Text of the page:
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Old 07-03-2013, 16:27   #83
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I agree with you, Bob. It all sounds too strange. Sailing downwind with your main up and the likelihood of squalls is crazy, especially in a cat. And it adds more strain and work to the autopilot, the opposite of a previous posters claim.

If it really is a concern to go downwind with no main, then add a couple of running backstays! Then you can feel really comfortable with a couple of large foresails or a huge spinnaker when you come down a wave and bury both bows. Leave the boom firm with a preventer, no main and a tightened topping lift and there should be no worries.
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Old 07-03-2013, 23:20   #84
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I agree with you, Bob. It all sounds too strange. Sailing downwind with your main up and the likelihood of squalls is crazy, especially in a cat. And it adds more strain and work to the autopilot, the opposite of a previous posters claim.

If it really is a concern to go downwind with no main, then add a couple of running backstays! Then you can feel really comfortable with a couple of large foresails or a huge spinnaker when you come down a wave and bury both bows. Leave the boom firm with a preventer, no main and a tightened topping lift and there should be no worries.
I believe what comes into play here is the following:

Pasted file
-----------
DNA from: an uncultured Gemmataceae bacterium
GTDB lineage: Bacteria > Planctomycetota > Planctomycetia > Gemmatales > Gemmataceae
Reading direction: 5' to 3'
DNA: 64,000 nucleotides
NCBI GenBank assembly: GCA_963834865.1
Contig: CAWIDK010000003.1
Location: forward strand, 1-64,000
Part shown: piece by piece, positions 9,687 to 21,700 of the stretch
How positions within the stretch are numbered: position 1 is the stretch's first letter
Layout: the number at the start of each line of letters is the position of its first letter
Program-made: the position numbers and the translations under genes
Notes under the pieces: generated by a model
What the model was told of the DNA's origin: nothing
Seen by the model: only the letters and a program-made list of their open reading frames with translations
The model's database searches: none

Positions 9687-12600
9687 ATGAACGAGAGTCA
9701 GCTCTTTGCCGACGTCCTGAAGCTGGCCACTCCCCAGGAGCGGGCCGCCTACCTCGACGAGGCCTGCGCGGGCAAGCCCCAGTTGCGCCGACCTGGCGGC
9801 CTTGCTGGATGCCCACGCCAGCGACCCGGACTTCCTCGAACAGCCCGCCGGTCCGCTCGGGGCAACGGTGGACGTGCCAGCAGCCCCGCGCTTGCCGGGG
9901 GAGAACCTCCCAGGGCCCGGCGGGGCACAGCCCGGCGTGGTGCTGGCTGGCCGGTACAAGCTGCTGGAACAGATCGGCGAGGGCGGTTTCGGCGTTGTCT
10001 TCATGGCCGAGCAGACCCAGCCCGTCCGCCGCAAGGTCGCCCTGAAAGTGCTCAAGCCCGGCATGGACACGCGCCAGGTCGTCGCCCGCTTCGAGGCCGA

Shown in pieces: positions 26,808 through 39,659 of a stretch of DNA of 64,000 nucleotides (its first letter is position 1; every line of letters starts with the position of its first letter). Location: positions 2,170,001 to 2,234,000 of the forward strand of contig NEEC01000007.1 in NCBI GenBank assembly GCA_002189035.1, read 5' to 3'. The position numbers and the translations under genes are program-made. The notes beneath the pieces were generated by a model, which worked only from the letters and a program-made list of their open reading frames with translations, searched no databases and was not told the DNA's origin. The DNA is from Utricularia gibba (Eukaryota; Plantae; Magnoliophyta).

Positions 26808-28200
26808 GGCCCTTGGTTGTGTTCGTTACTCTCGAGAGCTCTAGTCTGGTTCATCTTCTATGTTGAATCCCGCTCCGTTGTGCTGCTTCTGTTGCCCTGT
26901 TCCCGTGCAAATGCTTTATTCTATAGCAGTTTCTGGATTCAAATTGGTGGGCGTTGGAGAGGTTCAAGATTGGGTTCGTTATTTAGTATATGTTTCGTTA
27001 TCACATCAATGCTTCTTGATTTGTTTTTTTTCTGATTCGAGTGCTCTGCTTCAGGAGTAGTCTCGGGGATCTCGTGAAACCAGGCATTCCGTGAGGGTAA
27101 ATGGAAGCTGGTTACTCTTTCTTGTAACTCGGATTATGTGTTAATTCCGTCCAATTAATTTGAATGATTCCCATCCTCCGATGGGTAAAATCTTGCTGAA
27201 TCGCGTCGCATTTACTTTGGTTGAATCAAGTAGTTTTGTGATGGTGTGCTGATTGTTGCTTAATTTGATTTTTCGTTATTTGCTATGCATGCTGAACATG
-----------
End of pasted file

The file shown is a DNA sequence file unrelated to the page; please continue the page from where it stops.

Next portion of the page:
The tension of the shrouds and the forestay puts a lot of compression load on the mast. This is like placing a several ton piece of concrete on the mast. The swept back spreaders pretend the middle of the mast forward. Hoisting the main sail will pull some of the prebend back aft, as the luff of the main is cut with a little less curve in it. This prevents the mast from buckling forward under the compression load. As the main can never swing out more than about 45 degrees, there is always significant pull aft in the mid section with the main up.

Without the main up the mast is wanting to buckle forward under the compression of the forestry and the shrouds. However, the cross sections is still stiff enough to prevent this. With a large wind load in the genoa the forestry wants to sag, increasing the compression pressure on the mast. The higher load in the forestry also wants to pull the top of the mast forward. This must be compensated by higher loads in the shrouds, further increasing the compression pressure. The large piece of concrete on top of the mast just got a lot bigger. Imaging pushing down on a straw, now push gently in the middle to curve it slightly. It will buckle pretty quickly.